Pro-Iranian Iraqi cleric Qais al-Khazali
Pro-Iranian Iraqi cleric Qais al-KhazaliREUTERS

A prominent pro-Iranian Shi’ite Muslim cleric in Iraq came under fire last week, after he accused Israel of orchestrating the assassination of the first Imam in Shi’ite Islam – more than 1,300 years ago.

During a recorded lecture last Wednesday, Qais al-Khazali repeatedly blamed “the Jews” for the killings of Ali Ibn Abi Talib, the Fourth Caliph of Islam and the first Imam in Shi’ite Islam, and Ali’s son, Hassan.

Ali was murdered in the year 661 CE by a fellow Muslim working on behalf of a political rival. His son, Hassan, the second imam of Shi’ite Islam, was assassinated by poisoning nine years later.

The deaths of Ali and Hassan cemented the schism within Islam which resulted in the present day split between Sunni and Shi’ite Islam, with Shi’ites revering Ali and his son as the legitimate successors to Muhammad.

While the deaths of Ali and Hassan have been traditionally ascribed to rival Muslim factions, al-Khazali argued last week that “the Jews” – including Israel’s Mossad agency – were in fact responsible, first for Ali’s death, and then for the deaths of both Hassan and his brother Hussein.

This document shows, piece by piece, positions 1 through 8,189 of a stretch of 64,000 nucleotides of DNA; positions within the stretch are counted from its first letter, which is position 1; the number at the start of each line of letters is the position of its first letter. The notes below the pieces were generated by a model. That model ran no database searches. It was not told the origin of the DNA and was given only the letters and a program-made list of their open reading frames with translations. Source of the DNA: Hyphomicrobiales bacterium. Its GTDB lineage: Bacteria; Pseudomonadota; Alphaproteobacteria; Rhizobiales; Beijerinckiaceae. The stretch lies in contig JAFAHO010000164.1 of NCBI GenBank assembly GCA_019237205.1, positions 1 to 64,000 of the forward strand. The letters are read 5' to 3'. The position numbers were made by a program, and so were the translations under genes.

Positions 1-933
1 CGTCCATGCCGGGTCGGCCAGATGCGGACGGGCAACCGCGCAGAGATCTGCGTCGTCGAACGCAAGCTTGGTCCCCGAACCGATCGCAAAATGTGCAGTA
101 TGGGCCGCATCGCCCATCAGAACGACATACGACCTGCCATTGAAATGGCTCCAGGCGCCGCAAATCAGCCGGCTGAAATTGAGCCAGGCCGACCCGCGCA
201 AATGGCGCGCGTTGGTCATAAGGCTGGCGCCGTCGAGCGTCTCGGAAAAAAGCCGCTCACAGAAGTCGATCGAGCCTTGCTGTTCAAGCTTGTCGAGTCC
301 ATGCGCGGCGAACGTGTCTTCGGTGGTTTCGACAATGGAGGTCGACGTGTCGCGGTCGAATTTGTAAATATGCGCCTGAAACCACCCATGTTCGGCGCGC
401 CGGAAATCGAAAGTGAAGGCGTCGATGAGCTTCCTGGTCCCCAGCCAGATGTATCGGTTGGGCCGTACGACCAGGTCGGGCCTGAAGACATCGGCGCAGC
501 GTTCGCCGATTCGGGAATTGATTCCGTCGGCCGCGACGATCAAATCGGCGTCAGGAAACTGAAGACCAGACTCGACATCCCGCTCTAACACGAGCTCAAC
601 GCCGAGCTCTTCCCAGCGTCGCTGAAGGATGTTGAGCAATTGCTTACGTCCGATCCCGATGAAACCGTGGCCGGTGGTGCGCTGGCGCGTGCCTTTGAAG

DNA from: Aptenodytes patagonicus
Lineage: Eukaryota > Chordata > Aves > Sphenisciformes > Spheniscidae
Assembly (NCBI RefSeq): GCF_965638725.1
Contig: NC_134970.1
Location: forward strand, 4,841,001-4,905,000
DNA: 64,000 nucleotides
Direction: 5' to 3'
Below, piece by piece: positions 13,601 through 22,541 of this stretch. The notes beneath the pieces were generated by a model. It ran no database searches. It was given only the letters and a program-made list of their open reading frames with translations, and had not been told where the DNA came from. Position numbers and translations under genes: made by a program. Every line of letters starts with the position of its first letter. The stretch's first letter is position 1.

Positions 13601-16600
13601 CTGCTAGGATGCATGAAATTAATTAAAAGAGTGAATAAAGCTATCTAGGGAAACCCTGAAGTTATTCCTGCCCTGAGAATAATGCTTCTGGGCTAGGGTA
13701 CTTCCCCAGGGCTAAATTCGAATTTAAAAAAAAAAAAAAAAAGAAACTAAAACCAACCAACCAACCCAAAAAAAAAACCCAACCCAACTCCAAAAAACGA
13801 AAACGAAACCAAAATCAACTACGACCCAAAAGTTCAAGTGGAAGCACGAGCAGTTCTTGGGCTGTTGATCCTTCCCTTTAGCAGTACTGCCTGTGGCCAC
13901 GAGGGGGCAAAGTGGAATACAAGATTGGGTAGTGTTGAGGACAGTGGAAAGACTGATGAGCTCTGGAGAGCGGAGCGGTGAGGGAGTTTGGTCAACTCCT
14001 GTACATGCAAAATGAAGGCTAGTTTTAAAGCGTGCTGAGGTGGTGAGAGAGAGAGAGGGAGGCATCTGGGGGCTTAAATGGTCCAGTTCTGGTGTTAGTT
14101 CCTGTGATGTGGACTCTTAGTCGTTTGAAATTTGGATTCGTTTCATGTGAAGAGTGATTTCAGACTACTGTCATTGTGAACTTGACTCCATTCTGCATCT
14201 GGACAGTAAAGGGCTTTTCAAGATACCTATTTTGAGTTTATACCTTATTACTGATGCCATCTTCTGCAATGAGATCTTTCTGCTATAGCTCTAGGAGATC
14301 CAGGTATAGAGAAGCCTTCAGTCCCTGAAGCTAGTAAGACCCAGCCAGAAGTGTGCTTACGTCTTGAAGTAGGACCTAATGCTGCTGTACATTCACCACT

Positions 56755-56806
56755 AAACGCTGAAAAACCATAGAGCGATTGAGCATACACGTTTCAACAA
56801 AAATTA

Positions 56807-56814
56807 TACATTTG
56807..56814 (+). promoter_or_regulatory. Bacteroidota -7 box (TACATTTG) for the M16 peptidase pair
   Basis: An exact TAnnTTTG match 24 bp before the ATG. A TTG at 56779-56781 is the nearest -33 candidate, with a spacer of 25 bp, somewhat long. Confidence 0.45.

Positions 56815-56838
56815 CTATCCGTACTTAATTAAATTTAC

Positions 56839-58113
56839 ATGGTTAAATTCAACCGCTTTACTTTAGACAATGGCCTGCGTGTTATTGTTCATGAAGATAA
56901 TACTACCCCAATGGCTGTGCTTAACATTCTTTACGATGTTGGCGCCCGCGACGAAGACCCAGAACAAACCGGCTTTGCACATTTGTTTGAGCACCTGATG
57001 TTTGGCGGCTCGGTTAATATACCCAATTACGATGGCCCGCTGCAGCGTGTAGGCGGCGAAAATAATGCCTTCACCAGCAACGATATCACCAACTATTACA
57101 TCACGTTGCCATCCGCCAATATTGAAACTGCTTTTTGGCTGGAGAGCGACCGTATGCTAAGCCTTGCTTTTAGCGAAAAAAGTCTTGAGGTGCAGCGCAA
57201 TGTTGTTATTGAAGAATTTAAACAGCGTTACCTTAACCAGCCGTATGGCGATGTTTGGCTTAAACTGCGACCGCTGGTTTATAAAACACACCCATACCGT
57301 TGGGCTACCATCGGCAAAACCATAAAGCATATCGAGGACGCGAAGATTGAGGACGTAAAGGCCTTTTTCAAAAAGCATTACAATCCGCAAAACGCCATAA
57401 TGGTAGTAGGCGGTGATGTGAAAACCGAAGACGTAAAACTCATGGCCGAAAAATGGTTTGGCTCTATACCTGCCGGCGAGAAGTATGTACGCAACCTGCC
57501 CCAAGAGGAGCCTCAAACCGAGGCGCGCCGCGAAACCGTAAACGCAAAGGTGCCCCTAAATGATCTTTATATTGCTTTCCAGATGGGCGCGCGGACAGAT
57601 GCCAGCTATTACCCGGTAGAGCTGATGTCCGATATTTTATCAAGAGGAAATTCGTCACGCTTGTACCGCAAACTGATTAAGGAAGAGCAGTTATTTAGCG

"The Jews! The Jews! The Jews! They assassinated Hassan, the son of Ali, and they did this by using a woman,” al-Khazali said, claiming the Mossad had used a prostitute for the assassination.

“The Umayyads were mere collaborators with the Jews. Then they assassinated Imam Hussein. It was the same perpetrators, only they used different people.”

"Qatam was a prostitute. What had been the modus operandi of the Israeli-Jewish intelligence agency? What do we know about them? How do they get their sources? It is either through money or through women. Right? In this case, it was a woman. There is no doubt that she worked for the Israeli Mossad back then, and through her, they recruited [Imam Ali's killer].”

The video drew criticism and mockery from Arabic-speaking social media users, who noted that the Mossad did not exist in the 7th century.